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Book Review #41: Vengeance Road by Erin Bowman

Revenge is worth its weight in gold.

When her father is murdered for a journal revealing the location of a hidden gold mine, eighteen-year-old Kate Thompson disguises herself as a boy and takes to the gritty plains looking for answers—and justice. What she finds are untrustworthy strangers, endless dust and heat, and a surprising band of allies, among them a young Apache girl and a pair of stubborn brothers who refuse to quit riding in her shadow. But as Kate gets closer to the secrets about her family, a startling truth becomes clear: some men will stop at nothing to get their hands on gold, and Kate’s quest for revenge may prove fatal.

I listened to this book on audio, and it was narrated by Amy Rubinate. The audiobook didn’t add a whole lot extra to the experience, but it was good all the same. I think it might be better to check this out on audio if you don’t like Kate’s way of speaking while reading. It is much better to listen to; I really enjoyed her turn of phrase.

Vengeance Road was everything I needed in a western and much more. Too long have westerns been a sausage fest of cowboys and filled with damsels in distress. Kate Thompson shows that not only women can be tough and stop at nothing to get what they want, but they can also have flaws, moments of weakness, and make mistakes. Pretty much every woman we meet in this story has their own strengths, and they are not flat characters.

The plot was just enough kicking ass and taking names as much as it was a survival story. Kate had nothing left to her life, other than the urge to take revenge for her father’s murder, and that really showed in the initial tone of the novel. Kate didn’t really care for what happened after she would take revenge on the Rose Riders, nor did she care if she died as long as she would take the leader with her. She thought she would never care about anyone. There is a budding romance in this book, and it was enough of a slow-burn for me to actually root for them and care whether or not they actually got together.

This novel had so much action packed into it and it was so easy to invest in the characters lives. I’m saddened that it only has 3.88 on GoodReads because it deserves so much more. The cover is gorgeous and the story is the same.

I keep flipping my rating from four to five stars and back again; when I lowered it to four, I couldn’t think why I should leave off a star because there is nothing I would change about this novel. It is truly that good. Bowman really has crafted a genuinely amazing story, one that I would be glad to pick up again.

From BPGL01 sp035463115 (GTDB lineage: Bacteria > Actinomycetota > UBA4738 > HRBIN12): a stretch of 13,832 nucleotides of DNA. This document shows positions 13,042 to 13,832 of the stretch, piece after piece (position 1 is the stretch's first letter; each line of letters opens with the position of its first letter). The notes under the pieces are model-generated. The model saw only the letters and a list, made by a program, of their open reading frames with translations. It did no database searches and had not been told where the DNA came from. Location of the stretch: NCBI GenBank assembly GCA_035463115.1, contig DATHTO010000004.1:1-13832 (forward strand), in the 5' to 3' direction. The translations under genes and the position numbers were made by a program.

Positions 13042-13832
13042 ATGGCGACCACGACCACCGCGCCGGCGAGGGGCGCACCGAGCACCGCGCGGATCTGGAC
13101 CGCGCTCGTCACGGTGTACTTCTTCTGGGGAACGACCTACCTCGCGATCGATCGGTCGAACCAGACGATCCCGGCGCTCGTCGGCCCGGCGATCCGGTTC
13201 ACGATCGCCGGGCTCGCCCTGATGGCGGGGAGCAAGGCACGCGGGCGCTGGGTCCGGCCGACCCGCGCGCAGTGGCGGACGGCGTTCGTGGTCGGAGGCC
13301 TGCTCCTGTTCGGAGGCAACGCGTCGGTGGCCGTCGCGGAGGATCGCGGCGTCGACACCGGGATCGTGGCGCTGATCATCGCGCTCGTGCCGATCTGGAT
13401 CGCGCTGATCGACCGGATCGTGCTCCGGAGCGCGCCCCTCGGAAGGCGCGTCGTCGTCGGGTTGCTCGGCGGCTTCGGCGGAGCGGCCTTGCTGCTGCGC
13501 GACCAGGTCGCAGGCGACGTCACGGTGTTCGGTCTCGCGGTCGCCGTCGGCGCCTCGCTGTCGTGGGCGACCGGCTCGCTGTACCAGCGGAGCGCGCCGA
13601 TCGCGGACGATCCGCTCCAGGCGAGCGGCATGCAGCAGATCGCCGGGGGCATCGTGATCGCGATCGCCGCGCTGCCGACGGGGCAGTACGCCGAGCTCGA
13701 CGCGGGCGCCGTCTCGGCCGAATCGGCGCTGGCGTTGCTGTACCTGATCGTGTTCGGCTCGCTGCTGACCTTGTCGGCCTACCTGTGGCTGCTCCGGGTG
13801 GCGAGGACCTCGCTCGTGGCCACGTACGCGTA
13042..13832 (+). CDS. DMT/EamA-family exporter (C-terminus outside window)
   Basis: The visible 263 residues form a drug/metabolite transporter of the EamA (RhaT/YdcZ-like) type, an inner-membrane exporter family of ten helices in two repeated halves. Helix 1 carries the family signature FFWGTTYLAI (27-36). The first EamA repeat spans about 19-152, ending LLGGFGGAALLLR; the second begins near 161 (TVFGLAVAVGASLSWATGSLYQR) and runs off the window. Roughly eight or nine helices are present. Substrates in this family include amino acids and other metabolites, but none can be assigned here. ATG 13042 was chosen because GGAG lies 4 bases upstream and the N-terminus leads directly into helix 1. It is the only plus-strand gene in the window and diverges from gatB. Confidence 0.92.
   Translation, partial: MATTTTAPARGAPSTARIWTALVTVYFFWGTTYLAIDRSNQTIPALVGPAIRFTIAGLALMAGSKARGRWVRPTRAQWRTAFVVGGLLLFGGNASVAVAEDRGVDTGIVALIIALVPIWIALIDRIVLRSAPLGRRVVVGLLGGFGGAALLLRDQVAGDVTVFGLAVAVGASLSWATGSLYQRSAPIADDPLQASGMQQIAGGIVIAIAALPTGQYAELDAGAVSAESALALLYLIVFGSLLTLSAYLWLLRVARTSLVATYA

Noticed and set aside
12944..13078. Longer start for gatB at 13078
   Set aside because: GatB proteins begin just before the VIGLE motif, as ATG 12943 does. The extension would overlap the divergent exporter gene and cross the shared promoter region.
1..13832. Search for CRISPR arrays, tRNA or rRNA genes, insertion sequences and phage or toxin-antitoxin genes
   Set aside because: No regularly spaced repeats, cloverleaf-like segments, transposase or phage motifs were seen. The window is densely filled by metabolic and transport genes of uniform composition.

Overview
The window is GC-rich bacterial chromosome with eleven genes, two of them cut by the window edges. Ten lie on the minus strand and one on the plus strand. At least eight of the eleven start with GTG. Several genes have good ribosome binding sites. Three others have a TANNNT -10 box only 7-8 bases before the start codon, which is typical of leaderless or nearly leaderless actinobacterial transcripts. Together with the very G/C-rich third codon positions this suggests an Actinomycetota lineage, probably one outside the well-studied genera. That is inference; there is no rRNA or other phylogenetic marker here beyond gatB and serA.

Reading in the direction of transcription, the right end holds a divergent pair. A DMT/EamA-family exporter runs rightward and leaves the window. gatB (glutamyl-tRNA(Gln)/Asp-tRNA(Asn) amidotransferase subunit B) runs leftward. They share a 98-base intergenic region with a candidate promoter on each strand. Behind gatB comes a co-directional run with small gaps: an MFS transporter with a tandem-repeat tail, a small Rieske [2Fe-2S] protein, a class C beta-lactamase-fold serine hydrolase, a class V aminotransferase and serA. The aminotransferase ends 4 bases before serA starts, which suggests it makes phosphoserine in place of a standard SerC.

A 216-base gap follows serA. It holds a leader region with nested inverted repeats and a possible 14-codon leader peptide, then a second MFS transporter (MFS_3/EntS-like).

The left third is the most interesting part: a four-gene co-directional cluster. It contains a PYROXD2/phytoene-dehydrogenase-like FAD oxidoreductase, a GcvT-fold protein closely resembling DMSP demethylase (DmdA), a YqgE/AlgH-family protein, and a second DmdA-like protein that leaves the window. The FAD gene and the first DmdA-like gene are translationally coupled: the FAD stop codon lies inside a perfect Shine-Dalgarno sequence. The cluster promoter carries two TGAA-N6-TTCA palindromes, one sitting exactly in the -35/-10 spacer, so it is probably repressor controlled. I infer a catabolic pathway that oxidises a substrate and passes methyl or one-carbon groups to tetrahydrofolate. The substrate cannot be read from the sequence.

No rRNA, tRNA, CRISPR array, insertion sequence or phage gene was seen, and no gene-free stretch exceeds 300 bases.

★★★★

Five Stars!

 

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Book Review #40: Little & Lion by Brandy Colbert

When Suzette comes home to Los Angeles from her boarding school in New England, she isn’t sure if she’ll ever want to go back. L.A. is where her friends and family are (along with her crush, Emil). And her stepbrother, Lionel, who has been diagnosed with bipolar disorder, needs her emotional support.

But as she settles into her old life, Suzette finds herself falling for someone new…the same girl her brother is in love with. When Lionel’s disorder spirals out of control, Suzette is forced to confront her past mistakes and find a way to help her brother before he hurts himself–or worse.

Let me first start off by saying that the second paragraph of the blurb is very misleading. It made me think that this book was going to be centred around this love triangle between Suzette, Rafeala, and Lionel. However, that was not the case. I found myself sucked into this narrative for very different reasons, the love triangle part being a small part of it.

The story was interspersed with flashbacks explaining the beginnings of Suzette’s and Lionel’s relationship as step-brother and step-sister, the beginnings and signs of Lionel’s bipolar disorder, and Suzette’s relationship with a girl in her past, Iris. I thought the writing was good, but what really held up the story was its characters.